- CPUCoreMHz -- Returns the current speed of a CPU core in MHz. Use ArgusNumber to specify the core you want, starting from zero.
- CPUCoreMHzMin -- Returns the slowest current CPU core speed.
- CPUCoreMHzMax -- Returns the fastest current CPU core speed.
- GPUName -- Returns the name of the first GPU. e.g. "GTX 1080 Ti". In theory, it should be possible to expand this to get up to four GPU names, but I need someone to help me test that.
- GPUTemperature -- Returns the temperature of a GPU, in degrees Celsius. Use ArgusNumber to specify the GPU you want, starting from zero. If you only have one GPU in the system, specify ArgusNumber=0 or leave it out entirely (it defaults to 0 if not specified, which gets you the first item).
- DriveName -- Returns the name of a drive. e.g. "SSD 960 EVO 500". Use ArgusNumber to specify the drive you want, starting from zero.
- DriveTemperature -- Returns the temperature of a drive, in degrees Celsius. Use ArgusNumber to specify the drive you want, starting from zero.
- FanName -- Returns the name of a fan. You can edit the fan names within Argus Monitor, so this will be whichever name you have chosen for the fan in question. Use ArgusNumber to specify which fan, starting from zero.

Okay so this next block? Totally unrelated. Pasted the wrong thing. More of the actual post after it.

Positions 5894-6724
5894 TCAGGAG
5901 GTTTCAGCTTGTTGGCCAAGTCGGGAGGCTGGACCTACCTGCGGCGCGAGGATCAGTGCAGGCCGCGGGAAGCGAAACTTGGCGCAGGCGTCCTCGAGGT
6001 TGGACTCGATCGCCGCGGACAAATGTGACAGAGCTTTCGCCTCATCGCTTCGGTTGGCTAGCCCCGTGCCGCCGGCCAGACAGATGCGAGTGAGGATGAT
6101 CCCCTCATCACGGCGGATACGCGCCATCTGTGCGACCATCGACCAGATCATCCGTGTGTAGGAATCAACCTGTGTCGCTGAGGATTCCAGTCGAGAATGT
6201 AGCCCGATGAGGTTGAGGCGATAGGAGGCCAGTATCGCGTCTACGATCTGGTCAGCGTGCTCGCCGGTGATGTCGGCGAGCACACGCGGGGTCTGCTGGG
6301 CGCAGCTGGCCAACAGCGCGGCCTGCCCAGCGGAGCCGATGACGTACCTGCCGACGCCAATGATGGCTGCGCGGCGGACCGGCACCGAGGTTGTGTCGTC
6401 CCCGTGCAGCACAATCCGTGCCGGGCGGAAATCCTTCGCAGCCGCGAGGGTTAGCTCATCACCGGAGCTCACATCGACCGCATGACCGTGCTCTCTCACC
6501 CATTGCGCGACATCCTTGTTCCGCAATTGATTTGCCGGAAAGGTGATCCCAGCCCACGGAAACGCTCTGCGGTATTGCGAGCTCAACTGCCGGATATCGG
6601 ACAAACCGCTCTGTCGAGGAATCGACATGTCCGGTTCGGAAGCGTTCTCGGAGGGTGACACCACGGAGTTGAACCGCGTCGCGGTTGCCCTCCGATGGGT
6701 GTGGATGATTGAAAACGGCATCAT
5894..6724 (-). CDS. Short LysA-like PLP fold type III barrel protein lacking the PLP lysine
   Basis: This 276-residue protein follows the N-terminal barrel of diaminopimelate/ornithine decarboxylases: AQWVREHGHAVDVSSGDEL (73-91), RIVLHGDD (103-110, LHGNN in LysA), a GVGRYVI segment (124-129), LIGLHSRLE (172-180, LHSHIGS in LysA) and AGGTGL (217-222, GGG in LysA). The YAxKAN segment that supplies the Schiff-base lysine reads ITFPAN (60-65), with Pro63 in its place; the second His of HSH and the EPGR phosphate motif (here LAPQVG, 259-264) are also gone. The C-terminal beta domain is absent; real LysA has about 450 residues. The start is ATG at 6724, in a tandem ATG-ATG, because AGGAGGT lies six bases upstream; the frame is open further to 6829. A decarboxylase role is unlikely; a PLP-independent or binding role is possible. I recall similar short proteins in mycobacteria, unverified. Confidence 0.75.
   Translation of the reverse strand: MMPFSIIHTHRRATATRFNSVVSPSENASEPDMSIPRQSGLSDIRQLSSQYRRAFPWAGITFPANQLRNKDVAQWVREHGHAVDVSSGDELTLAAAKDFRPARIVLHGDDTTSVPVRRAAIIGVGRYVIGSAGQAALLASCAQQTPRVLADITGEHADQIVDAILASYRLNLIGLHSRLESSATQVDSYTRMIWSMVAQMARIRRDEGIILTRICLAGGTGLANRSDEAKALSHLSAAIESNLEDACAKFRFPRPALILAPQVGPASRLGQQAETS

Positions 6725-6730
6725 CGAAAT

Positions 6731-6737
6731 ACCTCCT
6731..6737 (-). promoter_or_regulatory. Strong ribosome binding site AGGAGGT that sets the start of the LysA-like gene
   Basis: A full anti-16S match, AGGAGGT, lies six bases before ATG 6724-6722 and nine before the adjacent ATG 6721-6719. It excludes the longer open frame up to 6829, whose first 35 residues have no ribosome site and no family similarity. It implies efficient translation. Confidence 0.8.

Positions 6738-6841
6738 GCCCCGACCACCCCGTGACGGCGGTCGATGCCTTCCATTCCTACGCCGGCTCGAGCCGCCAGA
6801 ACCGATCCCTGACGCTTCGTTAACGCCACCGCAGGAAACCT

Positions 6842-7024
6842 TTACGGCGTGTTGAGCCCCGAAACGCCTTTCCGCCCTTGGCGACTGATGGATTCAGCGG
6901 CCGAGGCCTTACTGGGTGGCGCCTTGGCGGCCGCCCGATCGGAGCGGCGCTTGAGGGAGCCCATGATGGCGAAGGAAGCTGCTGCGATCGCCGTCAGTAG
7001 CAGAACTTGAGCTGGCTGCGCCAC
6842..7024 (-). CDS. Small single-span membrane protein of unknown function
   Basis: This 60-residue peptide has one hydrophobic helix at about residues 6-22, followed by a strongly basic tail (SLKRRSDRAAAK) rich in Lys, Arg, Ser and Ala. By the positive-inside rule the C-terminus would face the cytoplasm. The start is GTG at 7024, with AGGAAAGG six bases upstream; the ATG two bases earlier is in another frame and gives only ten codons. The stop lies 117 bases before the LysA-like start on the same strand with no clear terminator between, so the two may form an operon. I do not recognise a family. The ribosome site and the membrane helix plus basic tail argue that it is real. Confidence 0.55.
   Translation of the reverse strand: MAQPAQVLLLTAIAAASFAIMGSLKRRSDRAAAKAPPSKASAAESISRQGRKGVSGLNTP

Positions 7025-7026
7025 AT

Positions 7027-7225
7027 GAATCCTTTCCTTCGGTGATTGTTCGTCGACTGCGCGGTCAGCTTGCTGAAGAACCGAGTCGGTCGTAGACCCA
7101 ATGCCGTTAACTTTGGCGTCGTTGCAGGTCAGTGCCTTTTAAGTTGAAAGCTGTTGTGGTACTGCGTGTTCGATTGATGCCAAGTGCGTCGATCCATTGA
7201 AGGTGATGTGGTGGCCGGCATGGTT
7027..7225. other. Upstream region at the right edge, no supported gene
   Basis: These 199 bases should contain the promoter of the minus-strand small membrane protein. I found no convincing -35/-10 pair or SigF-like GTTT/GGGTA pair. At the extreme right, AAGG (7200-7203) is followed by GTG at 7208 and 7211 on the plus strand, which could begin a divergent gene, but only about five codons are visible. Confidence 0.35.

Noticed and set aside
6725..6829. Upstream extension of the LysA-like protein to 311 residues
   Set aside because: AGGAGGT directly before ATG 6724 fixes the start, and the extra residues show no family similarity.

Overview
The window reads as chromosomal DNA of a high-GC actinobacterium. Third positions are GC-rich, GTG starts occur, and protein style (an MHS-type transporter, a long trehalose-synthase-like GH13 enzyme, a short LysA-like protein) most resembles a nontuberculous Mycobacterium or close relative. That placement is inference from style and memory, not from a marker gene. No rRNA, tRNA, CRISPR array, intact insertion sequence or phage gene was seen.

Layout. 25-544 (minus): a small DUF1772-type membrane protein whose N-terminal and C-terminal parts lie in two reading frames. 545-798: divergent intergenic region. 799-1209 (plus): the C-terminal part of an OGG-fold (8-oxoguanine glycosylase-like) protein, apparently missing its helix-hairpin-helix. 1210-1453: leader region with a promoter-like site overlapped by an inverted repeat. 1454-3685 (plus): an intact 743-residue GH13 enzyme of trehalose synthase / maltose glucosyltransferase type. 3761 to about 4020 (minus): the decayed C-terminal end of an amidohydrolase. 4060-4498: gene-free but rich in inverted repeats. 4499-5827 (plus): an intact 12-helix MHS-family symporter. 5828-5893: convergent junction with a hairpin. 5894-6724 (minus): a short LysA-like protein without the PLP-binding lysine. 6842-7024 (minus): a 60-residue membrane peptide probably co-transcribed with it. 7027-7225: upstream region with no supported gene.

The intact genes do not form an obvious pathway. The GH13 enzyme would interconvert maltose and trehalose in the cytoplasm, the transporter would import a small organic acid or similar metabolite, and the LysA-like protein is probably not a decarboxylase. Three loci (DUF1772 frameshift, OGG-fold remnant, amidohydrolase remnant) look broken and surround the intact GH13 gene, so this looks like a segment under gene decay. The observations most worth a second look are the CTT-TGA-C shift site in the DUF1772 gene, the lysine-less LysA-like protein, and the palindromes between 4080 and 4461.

- FanRPM -- Returns the speed of a fan, in RPM. Use ArgusNumber to specify which fan, starting from zero.
- FanPercentPWM -- Returns the speed the fan is set to run at as a percentage from 0 to 100. Use ArgusNumber to specify which fan, starting from zero.
- FanModeID -- Returns a number representing how the fan's speed is currently controlled 0 = BIOS controlled, 1 = Manual controlled (set to a fixed speed in the Argus Monitor UI), 2 = Software controlled (set to a fan curve against a temperature reading in the Argus Monitor UI). Use ArgusNumber to specify which fan, starting from zero.
- FanModeName -- The same as FanModeID, but returns a text string instead: "BIOS", "Manual" or "Software".
- TemperatureName -- Returns the name of a temperature from Argus Monitor's "Mainboard / Temperatures" settings page. You can edit these names yourself there to give them better meanings, especially for things plugged into any generic temperature sensor headers on the motherboard. Use ArgusNumber to specify which temperature you want, starting from zero.
- Temperature -- Returns a temperature reading, in degrees Celsius. Use ArgusNumber to specify which temperature you want, starting from zero.
- Note that Rainmeter has far more versatile RAM meters built-in. These are only really here for completeness.
- RAMUsedGB -- Returns the amount of system RAM currently in use, in GB (gigabytes).
- RAMUsedPercent -- Returns the percentage of system RAM currently in use, from 0 to 100.